The first word of a direct quotation, repeating someone else’s words, is always capitalized if the quotation is a complete sentence . . . But there is no capital letter if the quotation is not a complete sentence.

I think Gnawme has the right answer with the use of square brackets round the initial letter. If for any reason you want to avoid that, a workaround is usually possible, as in:

As Eleanor Roosevelt said, ‘. . . we learn who we really are and then live with that decision.’

But if you’re doing that, you might as well, as FF suggests, quote the whole thing, beginning with ‘I think that somehow . . .’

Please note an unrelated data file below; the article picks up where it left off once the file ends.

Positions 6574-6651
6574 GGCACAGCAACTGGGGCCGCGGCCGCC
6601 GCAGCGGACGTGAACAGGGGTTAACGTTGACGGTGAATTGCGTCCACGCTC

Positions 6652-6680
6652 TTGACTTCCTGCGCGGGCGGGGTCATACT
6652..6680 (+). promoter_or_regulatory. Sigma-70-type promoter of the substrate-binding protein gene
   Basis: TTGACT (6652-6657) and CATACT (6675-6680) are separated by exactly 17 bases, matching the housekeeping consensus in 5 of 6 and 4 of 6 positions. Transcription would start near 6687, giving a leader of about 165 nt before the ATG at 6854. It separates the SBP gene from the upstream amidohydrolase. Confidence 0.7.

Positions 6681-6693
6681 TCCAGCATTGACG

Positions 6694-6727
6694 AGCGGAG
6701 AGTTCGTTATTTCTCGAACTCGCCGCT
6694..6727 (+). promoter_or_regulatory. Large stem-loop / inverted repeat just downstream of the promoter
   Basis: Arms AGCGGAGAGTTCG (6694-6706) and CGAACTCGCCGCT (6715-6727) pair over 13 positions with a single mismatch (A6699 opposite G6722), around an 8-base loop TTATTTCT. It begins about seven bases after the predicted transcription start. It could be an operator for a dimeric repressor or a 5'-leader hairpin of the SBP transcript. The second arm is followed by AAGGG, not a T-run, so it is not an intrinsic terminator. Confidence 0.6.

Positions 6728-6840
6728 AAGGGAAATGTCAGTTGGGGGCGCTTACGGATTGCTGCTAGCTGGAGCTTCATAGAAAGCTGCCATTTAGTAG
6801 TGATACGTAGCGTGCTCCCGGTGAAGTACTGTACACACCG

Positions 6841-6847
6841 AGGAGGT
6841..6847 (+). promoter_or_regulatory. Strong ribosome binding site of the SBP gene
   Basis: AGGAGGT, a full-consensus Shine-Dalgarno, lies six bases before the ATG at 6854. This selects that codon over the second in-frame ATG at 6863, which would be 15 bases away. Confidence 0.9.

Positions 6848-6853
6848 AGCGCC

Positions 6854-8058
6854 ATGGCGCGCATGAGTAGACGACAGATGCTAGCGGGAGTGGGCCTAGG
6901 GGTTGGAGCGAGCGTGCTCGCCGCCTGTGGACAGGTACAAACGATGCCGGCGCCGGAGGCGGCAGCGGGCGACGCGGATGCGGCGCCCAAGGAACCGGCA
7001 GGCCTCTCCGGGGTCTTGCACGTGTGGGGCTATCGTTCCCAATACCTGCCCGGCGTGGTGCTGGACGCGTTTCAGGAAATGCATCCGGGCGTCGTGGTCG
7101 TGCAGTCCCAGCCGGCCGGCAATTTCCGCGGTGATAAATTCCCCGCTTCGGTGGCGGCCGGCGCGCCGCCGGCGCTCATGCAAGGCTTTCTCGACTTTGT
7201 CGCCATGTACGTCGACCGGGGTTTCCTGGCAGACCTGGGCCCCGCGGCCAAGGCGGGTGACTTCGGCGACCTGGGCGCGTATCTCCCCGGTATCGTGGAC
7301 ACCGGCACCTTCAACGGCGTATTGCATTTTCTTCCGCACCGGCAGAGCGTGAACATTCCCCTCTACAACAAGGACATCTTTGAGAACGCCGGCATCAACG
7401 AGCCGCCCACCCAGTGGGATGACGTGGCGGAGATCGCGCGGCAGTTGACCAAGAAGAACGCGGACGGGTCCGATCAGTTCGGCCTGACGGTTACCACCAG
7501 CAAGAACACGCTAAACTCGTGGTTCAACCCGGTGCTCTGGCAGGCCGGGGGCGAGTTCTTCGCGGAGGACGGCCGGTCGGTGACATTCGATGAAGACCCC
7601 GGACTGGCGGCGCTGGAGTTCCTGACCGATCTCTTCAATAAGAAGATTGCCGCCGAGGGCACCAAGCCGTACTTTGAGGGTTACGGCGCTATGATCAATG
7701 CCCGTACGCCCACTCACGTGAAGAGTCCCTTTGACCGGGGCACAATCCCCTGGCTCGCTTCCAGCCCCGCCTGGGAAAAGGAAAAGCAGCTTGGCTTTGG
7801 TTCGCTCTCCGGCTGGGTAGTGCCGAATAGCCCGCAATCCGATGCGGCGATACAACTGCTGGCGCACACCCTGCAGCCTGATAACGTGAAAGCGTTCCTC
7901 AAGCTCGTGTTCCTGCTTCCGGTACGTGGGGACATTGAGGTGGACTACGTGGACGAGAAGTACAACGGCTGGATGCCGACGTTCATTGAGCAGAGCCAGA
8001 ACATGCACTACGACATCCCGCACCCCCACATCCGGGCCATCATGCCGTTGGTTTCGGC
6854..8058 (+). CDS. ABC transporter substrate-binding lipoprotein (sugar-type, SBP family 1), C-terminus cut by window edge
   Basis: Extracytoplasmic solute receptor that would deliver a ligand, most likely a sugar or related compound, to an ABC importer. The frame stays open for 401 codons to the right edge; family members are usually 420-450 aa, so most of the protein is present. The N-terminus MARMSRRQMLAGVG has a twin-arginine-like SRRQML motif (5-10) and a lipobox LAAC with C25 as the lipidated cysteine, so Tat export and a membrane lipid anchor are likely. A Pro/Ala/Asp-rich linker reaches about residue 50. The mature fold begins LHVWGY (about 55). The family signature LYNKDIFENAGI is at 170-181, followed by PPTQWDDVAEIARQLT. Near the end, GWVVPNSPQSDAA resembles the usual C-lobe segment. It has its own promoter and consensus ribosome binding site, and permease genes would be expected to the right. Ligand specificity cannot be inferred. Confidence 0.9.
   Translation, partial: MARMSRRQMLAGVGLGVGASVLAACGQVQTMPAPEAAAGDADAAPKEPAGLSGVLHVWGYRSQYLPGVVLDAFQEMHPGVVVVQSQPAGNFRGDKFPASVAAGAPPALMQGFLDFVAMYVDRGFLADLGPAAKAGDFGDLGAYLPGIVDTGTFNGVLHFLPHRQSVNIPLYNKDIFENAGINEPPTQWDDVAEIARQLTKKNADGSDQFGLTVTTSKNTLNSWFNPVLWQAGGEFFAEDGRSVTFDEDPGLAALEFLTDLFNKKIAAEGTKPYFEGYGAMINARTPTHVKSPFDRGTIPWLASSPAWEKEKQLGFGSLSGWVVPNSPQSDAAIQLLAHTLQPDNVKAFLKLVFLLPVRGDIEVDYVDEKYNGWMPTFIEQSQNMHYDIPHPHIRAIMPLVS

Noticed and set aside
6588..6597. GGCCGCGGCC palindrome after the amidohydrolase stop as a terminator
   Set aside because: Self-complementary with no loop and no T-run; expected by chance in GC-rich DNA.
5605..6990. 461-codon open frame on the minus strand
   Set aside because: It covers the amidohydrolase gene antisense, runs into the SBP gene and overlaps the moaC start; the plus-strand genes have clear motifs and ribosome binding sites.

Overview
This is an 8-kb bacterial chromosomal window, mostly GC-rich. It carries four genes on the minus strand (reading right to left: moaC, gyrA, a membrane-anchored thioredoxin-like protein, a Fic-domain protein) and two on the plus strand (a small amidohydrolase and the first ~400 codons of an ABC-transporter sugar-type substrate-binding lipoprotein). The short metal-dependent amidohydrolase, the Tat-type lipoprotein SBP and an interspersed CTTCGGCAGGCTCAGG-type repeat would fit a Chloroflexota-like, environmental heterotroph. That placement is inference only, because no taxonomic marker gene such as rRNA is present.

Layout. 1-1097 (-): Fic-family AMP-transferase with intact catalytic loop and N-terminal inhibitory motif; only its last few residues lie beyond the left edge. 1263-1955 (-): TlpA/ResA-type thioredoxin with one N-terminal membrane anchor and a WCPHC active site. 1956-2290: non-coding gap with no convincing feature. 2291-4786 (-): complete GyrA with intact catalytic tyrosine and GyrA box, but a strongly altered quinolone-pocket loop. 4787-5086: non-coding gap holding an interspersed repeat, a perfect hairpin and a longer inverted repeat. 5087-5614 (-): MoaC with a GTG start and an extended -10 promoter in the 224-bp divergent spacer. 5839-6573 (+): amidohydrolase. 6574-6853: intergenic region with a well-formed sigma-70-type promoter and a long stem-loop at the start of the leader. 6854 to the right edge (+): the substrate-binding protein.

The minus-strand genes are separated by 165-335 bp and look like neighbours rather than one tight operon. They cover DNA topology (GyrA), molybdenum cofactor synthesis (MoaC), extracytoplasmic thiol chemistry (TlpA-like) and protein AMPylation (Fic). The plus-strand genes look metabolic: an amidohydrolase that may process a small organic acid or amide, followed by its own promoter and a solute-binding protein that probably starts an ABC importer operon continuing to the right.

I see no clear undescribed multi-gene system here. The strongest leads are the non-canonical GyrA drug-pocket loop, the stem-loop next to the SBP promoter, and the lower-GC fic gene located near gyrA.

Think of it this way. Omitting a part of a quote, it may not always convey the same thought, being devoid of context, being semantically incomplete or different from the original, or for any other similar reason.

Use of the ellipsis warns the discerning reader of these possibilities. You could not have 'already made up your mind' not to use an ellipsis. :)

The idea that there should be no ellipsis at the beginning could mean that you may not omit the initial part of a quote.

That said, I do not think capitalization is an issue any more.

  • That is indeed a legitimate concern. Perhaps the ethical side of this question deserves more thought than I had first anticipated. Commented Dec 9, 2011 at 19:18
  • Thanks for empathizing with me. I did not mean ethical as much as semantic implications, though. :)
    – Kris
    Commented Dec 10, 2011 at 7:26